The Buddha subdues the ferocious naga king and presents the naga to the ascetic coiled up in his bowl, but the ascetic is still not convinced
The three ascetic brothers, especially Uruvela Kassapa, the eldest, were all leaders of sects that the people of Rajagaha held in high esteem. Uruvela Kassapa had announced that he was an Arahat, fully enlightened. He dwelt as a fire worshipper.
When the Buddha arrived at his ashram and asked to stay at the fire house, which the ascetics held to be a very holy place and dangerous to live because of the naga king of great venom and power, the ascetic thought to himself that the Buddha was being very foolhardy in not heeding the danger.
According to the story in the Pathamasambodhi, when the Buddha entered the fire house, the naga king was furious, and spat venom at the Buddha. The Buddha entered the concentration on the fire kasina (a certain kind of jhana or absorption concentration wherein he could emit fire from his body). The venom from the naga king and the fire coming from the Buddha's fire meditation produced such a great light that it seemed as if the fire house were consumed in flames and would be burnt to the ground.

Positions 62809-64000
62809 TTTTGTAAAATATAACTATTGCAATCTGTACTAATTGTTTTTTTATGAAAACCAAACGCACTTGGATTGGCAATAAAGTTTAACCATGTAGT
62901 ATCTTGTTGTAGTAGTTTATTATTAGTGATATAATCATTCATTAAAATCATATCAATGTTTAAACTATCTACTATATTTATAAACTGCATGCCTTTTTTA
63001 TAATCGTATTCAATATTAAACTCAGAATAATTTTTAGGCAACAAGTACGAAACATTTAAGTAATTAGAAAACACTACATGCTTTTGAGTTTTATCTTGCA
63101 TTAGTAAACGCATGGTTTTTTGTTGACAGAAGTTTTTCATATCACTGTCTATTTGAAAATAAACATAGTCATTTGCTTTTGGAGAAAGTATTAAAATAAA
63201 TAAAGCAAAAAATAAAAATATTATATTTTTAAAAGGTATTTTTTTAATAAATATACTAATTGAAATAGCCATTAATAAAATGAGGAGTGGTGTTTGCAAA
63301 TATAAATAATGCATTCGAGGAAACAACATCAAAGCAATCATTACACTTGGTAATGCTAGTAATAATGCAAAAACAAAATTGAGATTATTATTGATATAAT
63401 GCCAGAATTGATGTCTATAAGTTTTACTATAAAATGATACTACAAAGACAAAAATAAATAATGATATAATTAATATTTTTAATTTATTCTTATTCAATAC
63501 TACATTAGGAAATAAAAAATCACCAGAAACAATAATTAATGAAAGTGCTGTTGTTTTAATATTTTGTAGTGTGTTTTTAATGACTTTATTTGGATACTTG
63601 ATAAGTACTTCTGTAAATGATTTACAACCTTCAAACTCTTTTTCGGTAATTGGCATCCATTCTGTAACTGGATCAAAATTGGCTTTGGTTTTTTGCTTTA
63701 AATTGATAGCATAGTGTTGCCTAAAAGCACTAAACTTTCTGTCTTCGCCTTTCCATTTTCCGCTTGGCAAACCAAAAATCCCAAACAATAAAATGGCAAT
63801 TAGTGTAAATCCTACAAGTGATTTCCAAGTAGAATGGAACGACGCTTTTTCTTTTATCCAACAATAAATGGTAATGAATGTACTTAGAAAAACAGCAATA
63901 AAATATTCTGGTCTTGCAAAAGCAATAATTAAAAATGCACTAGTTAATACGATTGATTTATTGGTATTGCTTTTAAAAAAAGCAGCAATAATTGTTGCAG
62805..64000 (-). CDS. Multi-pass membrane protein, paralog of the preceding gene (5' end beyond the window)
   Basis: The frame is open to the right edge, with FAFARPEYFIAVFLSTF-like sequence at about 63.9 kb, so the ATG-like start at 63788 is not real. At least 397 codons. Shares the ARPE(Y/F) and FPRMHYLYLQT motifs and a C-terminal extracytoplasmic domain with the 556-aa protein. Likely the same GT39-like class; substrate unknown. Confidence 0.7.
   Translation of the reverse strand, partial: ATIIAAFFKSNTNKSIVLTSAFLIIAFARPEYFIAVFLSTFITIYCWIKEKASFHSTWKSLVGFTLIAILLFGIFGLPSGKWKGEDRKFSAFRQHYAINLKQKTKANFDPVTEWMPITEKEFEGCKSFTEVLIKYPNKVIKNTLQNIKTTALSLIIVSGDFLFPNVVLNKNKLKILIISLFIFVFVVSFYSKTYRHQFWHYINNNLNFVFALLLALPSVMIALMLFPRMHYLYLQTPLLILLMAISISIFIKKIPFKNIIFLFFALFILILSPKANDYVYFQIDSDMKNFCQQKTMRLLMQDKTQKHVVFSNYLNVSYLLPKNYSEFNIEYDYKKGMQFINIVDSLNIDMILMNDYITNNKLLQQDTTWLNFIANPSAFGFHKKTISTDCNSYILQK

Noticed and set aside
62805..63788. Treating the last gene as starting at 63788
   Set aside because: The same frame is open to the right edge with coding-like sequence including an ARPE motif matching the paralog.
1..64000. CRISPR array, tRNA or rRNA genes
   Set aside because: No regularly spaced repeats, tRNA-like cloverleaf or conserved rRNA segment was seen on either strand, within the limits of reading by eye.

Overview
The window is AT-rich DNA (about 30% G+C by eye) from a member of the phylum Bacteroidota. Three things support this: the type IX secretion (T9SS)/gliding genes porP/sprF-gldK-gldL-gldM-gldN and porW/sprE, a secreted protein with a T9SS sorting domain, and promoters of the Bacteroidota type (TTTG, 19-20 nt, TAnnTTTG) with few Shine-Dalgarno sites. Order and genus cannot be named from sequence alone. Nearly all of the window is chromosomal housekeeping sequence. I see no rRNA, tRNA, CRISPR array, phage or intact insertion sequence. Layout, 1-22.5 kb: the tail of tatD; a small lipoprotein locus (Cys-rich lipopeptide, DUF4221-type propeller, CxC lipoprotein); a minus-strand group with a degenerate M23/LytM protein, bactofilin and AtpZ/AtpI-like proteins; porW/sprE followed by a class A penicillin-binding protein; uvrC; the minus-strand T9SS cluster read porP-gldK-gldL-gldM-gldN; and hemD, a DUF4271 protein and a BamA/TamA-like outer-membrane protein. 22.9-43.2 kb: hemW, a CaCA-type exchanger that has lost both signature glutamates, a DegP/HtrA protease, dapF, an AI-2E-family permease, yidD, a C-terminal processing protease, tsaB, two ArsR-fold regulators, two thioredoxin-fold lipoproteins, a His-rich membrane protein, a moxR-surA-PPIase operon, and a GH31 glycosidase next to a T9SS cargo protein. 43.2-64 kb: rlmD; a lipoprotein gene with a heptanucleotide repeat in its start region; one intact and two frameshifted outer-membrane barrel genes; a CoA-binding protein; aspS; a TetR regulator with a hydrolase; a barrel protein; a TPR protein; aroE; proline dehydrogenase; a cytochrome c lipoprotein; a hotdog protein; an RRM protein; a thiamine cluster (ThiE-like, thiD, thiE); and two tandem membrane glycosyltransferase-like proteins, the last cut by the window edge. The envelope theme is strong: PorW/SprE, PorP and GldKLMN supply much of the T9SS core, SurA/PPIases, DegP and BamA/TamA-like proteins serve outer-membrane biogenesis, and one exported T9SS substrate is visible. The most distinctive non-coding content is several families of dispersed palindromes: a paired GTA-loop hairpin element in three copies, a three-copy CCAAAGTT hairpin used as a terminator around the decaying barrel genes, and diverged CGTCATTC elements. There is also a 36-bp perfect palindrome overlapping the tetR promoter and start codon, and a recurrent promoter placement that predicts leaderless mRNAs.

The ascetics, seeing the light from the fire, thought that the newcomer (the Buddha) had surely been burnt to a crisp by the naga king's fury.
The Pathamasambodhi states: "At the end of the night, with the arrival of the dawn, the All-Knowing One stripped the power from the naga king and caused the naga king to coil himself up into his bowl. He then showed the naga to Uruvela Kassapa, saying, 'This naga has been stripped of his powers by the Tathagata.'" ...
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